Documents

Complaint (with exhibit)

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Case Attorneys

Anthony L. Francois

Senior Attorney

Tony Francois is an attorney in PLF’s Sacramento office, and has litigated cases around the country defending Americans’ property rights from land use and environmental restrictions. He is a member … ›

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Damien M. Schiff

Senior Attorney

Currently a Senior Attorney at Pacific Legal Foundation, Damien joined PLF in 2005.  His practice has focused on federal and state environmental and land-use issues.  Damien was counsel of record … ›

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Kaycee Royer

Attorney

Kaycee Royer graduated from the University of Idaho with an undergraduate degree in Agricultural Economics. After obtaining her undergraduate degree, Kaycee attended the University of Idaho’s College of Law obtaining … ›

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Case Commentary

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Op-Ed

Endangered Species Act Bureaucrats Are Playing Word Games That Cost Billions Of Dollars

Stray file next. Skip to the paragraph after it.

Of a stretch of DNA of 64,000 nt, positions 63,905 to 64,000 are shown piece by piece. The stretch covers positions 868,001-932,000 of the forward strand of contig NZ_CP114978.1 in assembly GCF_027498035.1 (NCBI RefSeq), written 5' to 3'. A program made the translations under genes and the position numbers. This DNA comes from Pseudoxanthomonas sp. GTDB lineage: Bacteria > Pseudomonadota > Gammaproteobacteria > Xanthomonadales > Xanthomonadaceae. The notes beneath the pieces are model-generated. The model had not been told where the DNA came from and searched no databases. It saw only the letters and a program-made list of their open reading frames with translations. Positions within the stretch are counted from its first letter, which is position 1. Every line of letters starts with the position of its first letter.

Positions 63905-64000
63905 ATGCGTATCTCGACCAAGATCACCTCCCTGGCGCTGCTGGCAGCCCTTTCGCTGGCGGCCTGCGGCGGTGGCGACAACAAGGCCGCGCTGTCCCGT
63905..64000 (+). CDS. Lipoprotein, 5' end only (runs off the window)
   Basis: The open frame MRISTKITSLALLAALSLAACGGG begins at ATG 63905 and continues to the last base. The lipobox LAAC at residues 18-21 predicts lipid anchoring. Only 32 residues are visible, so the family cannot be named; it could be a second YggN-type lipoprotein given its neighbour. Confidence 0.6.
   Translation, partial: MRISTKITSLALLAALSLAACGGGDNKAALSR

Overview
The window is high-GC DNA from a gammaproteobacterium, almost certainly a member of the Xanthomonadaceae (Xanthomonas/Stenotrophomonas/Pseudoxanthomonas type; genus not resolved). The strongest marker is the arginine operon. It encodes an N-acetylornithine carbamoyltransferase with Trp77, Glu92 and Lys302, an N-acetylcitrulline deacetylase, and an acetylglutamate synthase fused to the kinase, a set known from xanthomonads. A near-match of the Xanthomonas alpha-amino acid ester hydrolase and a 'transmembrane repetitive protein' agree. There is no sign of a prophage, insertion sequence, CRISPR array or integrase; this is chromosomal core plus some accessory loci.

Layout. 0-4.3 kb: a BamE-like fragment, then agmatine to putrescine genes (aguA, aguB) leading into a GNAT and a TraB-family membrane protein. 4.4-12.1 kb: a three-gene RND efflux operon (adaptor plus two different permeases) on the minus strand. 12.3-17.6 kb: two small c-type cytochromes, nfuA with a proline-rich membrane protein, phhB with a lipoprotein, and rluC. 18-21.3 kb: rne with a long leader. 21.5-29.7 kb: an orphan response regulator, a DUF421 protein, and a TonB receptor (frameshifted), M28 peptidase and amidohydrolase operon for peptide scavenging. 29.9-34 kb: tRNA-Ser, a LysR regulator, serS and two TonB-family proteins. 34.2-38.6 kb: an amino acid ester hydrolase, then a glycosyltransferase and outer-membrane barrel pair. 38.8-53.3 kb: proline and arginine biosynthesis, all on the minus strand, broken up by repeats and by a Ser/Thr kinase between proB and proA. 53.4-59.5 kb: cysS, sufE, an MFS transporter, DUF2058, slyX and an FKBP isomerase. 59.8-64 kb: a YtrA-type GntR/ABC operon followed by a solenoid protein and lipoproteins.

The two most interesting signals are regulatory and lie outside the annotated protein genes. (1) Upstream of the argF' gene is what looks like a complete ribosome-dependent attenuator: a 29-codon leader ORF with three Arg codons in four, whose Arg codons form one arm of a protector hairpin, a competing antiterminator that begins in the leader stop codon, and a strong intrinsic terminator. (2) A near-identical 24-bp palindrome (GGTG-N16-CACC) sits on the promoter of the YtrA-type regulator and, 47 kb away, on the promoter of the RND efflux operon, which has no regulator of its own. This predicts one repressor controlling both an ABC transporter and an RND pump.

The government’s environmental scientists must start behaving more like real scientists and less like politicized bureaucrats. We all need to know—we all deserve to know—what they mean by the words they use.

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By Damien M. Schiff

A petition to resolve the Endangered Species Act taxonomy debate

PLF and several allied organizations submitted a petition for rule-making to the federal agencies that administer the Endangered Species Act. The petition asks the agencies to define “species” and “subspecies,” terms which, although critical to the Act’s operation, are left undefined by statute and regulation.

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By Kaycee Royer

What constitutes a “subspecies” under the Endangered Species Act?

When the Service rejected a delisting petition for the coastal California gnatcatcher, it acknowledged that it was not going to define “subspecies,” the very term upon which the denial rests, even while acknowledging that the term enjoys no commonly accepted meaning among scientists. Thus, by not defining that key term, the Service effectively reserved to itself the right to use whatever definition of “subspecies” suits it best at any time. This arbitrary power prevents the regulated public from challenging any “subspecies” designation because the Service can always move the goal posts.

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